Culture

Olympic Village sees its first Covid-19 cases

Employees work at the athletes' village for the Beijing 2022 Winter Olympic Games in Zhangjiakou in northern China's Hebei province on July 14, 2021. (Photo by Noel CELIS / AFP) (Photo by NOEL CELIS/AFP via Getty Images)
NOEL CELIS/AFP via Getty Images

Already greatly affected by Covid-19, the Olympics this year are again experiencing issues with the virus. 2 South African athletes became the first to receive positive tests in the Olympic village.

The Olympics reported the cases at the time but only revealed the athletes were not Japanese. However, the South African FA revealed the full identities of the players and put out a statement regarding the positive tests. Given the mandatory 2-week isolation period, Thabiso Monyane and Kamohelo Mahlatsi cannot compete for the entire tournament.

In addition to the players, a video analyst for the team also tested positive. Luckily for the team, no other cases emerged.

Team doctor Phatho Zondi explained how players tested positive in Japan while testing negative in South Africa prior to traveling.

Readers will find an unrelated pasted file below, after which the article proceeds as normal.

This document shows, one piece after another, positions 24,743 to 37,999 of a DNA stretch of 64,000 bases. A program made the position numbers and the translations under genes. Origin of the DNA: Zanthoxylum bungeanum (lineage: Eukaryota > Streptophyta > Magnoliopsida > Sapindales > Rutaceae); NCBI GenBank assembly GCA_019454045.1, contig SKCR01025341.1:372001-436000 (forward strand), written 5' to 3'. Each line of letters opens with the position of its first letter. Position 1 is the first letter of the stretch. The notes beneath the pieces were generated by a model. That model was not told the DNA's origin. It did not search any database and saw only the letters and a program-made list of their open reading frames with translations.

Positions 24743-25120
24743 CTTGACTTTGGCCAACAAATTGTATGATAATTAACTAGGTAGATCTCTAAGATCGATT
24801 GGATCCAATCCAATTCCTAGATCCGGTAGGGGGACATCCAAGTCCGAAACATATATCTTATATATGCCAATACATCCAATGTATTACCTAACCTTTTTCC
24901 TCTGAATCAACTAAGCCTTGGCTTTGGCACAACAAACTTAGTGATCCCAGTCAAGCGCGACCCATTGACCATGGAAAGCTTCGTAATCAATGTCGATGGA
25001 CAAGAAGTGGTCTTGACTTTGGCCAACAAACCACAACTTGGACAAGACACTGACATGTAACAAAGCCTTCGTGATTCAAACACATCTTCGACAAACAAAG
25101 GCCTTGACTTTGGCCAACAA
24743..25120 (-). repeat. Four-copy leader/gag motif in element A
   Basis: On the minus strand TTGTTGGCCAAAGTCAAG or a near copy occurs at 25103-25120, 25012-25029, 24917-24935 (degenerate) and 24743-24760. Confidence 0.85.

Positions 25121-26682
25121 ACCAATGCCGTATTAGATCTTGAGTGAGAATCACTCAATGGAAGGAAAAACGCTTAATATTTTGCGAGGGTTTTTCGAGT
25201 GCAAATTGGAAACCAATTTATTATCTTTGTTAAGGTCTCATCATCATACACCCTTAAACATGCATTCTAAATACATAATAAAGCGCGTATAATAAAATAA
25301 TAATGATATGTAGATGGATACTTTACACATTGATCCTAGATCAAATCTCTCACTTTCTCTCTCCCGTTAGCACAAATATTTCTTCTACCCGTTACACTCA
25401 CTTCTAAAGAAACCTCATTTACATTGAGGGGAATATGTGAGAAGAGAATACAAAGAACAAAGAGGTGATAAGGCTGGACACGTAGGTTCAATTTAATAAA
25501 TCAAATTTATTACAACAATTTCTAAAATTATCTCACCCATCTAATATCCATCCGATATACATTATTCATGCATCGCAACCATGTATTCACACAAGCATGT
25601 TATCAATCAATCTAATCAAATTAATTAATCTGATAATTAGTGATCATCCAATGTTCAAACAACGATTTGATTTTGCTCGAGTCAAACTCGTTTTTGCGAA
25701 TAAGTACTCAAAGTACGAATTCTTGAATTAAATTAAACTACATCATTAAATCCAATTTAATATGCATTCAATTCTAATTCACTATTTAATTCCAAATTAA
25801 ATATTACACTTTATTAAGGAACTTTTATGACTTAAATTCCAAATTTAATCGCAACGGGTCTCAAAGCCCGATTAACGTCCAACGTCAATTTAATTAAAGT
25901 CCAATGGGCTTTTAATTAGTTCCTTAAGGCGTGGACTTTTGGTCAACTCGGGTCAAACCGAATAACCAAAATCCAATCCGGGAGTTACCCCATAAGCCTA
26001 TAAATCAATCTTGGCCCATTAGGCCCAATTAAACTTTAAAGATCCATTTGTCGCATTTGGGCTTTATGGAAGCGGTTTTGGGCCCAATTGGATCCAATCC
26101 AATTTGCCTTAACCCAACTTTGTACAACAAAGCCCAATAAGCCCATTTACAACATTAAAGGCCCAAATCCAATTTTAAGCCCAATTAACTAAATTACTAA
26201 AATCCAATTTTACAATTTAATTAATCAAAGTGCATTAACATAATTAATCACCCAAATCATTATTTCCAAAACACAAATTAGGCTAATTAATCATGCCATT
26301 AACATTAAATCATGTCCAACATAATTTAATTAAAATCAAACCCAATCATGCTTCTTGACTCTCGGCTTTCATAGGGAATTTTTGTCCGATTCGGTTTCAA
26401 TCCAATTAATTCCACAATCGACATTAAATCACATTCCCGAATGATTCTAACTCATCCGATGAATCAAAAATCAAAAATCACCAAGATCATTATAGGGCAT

“The timing of the positive results suggests that the PCR test in these individuals was done during the incubation period of the infection, which is how they could be negative in South Africa and then positive in Japan. They are now in isolation where they will continue to be monitored and will not be allowed to train or have any physical contact with the rest of the squad.”

Dr. Phatho Zondi

This year’s games already experienced problems stemming from the virus. After fans slowly returned to stadiums in many countries, Japan lagged behind. Unfortunately, the Olympics coincide with a lockdown order in Tokyo and surrounding areas.

Following a slow drop in cases since the start of the calendar year, a new spike occurred. Case numbers steadily rose since the start of July, rising up to around 2,600 confirmed cases per day. The last time numbers reached those heights in the country was all the way back in March.

That means no fans at all.

Despite the emergency, Japanese officials promised on hosting the games as normally as possible. However, many citizens protested the move, citing concerns for public safety in Japan.

The positive tests serve as yet another bump in the road for the 2020 games. Already, incidents of racism and “blasphemy” popped up prior to the Olympic opening on July 23.

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